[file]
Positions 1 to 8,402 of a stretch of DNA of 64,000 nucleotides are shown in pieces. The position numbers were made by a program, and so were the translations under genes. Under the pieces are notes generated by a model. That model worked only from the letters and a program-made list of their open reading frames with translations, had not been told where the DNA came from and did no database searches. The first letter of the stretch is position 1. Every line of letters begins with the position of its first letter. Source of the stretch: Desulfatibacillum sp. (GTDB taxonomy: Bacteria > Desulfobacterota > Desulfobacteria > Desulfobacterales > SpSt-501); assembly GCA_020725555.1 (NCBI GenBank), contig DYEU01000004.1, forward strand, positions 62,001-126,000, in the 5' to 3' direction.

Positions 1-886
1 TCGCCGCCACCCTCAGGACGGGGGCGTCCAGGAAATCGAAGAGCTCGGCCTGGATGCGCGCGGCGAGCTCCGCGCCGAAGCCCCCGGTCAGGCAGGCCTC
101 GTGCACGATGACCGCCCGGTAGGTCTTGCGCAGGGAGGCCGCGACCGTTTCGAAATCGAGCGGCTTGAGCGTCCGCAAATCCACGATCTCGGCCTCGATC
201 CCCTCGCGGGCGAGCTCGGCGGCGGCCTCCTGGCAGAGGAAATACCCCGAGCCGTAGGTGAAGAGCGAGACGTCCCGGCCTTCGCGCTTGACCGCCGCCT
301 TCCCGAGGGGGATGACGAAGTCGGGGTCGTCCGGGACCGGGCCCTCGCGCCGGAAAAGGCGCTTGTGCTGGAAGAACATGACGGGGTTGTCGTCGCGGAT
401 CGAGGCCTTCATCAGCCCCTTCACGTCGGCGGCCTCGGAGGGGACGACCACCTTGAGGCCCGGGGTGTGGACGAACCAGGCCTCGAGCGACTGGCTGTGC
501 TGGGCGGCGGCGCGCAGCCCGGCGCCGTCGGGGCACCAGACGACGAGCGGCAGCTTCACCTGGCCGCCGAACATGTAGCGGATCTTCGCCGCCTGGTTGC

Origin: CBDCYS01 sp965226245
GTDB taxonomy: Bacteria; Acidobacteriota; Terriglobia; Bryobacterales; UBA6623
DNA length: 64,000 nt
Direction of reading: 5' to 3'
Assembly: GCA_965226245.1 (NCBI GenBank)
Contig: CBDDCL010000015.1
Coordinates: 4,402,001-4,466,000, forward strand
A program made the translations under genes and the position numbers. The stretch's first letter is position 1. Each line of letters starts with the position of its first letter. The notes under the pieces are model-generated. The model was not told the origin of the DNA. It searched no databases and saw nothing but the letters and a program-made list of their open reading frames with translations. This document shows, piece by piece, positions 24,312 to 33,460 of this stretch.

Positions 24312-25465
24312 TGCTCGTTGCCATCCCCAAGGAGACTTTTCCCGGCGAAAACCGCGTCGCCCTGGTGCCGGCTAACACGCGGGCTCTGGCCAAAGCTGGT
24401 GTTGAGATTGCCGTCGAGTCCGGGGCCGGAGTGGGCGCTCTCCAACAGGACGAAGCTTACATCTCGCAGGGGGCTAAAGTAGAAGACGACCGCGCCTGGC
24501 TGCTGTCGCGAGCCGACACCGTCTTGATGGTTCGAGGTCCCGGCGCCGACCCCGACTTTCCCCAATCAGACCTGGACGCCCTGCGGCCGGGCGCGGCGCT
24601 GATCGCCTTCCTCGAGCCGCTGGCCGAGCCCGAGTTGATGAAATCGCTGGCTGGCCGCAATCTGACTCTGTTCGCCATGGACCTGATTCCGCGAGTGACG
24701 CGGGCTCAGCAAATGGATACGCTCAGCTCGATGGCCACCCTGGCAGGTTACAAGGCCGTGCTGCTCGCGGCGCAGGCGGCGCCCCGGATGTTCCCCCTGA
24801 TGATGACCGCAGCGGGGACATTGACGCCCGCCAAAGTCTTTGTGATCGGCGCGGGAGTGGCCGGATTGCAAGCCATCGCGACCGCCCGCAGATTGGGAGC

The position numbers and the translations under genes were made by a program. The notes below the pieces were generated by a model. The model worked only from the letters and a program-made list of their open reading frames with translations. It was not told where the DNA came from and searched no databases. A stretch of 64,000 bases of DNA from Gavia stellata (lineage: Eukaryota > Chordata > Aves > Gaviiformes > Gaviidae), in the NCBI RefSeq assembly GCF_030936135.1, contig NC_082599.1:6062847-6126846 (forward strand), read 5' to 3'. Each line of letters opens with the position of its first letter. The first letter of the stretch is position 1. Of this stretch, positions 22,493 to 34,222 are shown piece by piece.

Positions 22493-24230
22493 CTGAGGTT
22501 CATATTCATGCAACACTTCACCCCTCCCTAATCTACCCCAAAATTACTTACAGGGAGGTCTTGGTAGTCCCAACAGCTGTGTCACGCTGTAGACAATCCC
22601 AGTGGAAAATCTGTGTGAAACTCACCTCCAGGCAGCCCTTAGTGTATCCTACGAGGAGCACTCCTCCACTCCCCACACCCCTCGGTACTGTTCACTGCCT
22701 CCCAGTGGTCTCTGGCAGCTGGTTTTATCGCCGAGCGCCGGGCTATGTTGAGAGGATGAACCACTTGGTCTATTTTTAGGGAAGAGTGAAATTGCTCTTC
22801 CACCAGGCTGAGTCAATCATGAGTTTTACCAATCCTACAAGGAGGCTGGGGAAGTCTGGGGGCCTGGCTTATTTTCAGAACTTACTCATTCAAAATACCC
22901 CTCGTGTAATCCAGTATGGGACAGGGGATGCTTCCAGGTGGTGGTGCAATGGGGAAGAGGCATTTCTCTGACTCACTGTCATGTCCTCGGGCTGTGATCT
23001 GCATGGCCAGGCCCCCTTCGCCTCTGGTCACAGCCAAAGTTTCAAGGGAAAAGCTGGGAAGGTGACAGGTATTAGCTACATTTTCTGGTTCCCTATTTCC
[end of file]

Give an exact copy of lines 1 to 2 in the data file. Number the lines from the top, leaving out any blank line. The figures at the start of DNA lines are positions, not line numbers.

Positions 1 to 8,402 of a stretch of DNA of 64,000 nucleotides are shown in pieces. The position numbers were made by a program, and so were the translations under genes. Under the pieces are notes generated by a model. That model worked only from the letters and a program-made list of their open reading frames with translations, had not been told where the DNA came from and did no database searches. The first letter of the stretch is position 1. Every line of letters begins with the position of its first letter. Source of the stretch: Desulfatibacillum sp. (GTDB taxonomy: Bacteria > Desulfobacterota > Desulfobacteria > Desulfobacterales > SpSt-501); assembly GCA_020725555.1 (NCBI GenBank), contig DYEU01000004.1, forward strand, positions 62,001-126,000, in the 5' to 3' direction.

Positions 1-886